Our website has multiple functionalities and is pretty big and complex. We have our tools landing pages in our root domain, so it makes sense to separate our blog in the /blog subdirectory.
If you just have a blog, then keep URLs immediately after the root. Brian Dean’s blog on Backlinko.com is a good example.
When it comes to eCommerce websites, things aren’t that simple with URLs.
The safest way to go for it is to separate each section in its own subdirectory.
This means that you’ll need a /blog/ or /articles/ prefix for your articles and posts, a /products/ prefix for your products and a /categories/ for your categories and so on.
Make sure you don’t add too many subcategories. Remember, try to keep the click depth … shallow.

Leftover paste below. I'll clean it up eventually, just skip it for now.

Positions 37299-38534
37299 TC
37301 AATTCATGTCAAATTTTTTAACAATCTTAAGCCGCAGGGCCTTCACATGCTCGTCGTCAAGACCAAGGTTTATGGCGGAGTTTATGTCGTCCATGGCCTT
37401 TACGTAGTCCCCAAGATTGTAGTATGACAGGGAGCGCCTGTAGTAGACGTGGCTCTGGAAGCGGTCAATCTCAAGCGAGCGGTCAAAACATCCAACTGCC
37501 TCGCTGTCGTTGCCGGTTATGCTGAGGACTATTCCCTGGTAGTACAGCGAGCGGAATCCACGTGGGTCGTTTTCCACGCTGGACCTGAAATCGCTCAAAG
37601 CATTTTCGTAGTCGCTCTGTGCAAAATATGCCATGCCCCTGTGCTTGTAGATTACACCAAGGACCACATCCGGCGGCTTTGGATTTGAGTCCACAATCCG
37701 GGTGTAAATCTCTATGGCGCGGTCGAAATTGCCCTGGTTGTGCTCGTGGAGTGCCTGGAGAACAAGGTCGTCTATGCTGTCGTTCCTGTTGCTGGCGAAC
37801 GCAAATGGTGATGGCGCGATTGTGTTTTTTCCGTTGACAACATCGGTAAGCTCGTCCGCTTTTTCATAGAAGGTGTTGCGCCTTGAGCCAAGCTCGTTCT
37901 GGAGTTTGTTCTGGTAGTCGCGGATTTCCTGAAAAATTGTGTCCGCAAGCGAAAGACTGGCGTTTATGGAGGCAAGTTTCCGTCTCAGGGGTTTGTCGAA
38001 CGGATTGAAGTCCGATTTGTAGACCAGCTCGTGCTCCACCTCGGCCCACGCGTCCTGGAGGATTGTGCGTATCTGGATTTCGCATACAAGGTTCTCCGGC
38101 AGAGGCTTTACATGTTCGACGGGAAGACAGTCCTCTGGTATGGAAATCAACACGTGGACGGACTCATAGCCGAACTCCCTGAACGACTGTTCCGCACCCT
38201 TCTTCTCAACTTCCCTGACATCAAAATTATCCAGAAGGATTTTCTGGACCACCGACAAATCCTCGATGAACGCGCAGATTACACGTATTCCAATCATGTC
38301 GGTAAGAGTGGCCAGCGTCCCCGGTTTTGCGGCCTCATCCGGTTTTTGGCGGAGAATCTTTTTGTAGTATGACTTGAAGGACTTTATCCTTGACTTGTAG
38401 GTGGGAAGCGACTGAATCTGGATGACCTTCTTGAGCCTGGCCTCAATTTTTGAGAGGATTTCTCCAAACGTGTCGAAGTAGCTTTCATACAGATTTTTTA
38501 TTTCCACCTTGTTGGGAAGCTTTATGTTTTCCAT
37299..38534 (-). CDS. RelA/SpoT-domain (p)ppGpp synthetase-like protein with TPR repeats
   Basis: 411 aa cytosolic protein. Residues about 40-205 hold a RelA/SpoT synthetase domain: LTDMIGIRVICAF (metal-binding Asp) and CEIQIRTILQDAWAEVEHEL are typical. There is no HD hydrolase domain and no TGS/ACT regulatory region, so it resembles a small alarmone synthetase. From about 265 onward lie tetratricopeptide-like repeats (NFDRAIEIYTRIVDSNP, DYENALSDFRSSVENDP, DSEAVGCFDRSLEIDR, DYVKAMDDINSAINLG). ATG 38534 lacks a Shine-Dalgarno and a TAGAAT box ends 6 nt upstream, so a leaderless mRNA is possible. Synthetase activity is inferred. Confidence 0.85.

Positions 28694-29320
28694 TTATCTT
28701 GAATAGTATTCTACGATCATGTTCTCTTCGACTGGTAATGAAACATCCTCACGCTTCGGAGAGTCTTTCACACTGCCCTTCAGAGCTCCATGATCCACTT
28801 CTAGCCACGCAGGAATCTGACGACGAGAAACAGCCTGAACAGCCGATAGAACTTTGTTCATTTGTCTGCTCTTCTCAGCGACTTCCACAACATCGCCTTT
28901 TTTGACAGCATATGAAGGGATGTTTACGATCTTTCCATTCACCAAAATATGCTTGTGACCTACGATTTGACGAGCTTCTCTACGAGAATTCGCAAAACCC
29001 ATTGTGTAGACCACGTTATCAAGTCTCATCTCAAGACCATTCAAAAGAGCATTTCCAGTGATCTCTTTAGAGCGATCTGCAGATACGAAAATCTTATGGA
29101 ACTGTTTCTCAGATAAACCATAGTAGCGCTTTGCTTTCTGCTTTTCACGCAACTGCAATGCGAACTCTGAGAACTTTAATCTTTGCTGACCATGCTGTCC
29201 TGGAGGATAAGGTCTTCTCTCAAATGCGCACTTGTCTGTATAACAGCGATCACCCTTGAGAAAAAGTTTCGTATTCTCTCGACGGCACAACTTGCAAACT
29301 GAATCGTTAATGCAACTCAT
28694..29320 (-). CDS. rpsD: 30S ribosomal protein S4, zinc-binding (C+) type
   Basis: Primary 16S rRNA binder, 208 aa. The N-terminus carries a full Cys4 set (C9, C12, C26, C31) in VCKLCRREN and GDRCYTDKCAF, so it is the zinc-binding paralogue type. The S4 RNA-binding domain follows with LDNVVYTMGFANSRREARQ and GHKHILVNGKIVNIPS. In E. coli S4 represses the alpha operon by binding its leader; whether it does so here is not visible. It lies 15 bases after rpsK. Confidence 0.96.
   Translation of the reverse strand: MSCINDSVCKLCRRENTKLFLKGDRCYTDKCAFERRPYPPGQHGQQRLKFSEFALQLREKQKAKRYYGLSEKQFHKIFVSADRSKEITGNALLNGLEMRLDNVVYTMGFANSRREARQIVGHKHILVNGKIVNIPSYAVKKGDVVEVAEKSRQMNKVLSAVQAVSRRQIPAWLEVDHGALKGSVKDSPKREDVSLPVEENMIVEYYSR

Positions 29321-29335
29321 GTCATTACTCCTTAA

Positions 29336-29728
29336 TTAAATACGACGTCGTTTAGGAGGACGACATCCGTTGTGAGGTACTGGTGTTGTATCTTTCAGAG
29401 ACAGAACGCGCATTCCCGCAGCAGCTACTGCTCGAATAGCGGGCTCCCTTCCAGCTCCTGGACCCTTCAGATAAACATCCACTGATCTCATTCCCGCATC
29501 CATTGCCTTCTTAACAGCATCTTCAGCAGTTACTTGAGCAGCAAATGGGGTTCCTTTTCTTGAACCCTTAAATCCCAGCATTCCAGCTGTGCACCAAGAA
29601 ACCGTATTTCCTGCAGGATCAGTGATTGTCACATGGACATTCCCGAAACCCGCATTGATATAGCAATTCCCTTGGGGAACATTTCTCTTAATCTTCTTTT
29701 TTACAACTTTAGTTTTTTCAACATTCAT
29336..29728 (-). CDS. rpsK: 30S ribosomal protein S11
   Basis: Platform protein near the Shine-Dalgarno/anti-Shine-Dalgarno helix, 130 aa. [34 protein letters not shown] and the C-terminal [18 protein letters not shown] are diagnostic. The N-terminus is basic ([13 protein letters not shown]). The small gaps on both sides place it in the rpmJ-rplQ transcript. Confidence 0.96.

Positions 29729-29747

Take advantage of the breadcrumbs recommendations I’ve made above.
Make sure you know exactly which URL parameters/filters you index and which you don’t.
You should definitely read this article about Faceted Navigation for SEO
Here’s a list of the top biggest mistakes that webmasters make when they create their URLs.
Changing URLs without 301
As you’re on a page about URLs, if your structure is bad or you’re contemplating on changing it, then I can’t stress this enough.
Your rankings will drop if you don’t properly 301 from the old pages to the new ones.
Remember, if you change the URL, you MUST use 301 redirect from the old one to the new one.
Having multiple variants
One problem that many websites have is not properly redirecting all the variants of the site to a single one.
For example you can have HTTP and HTTPS and then with WWW or without WWW.
This results in 4 versions which Google sees as separate sites, in a way: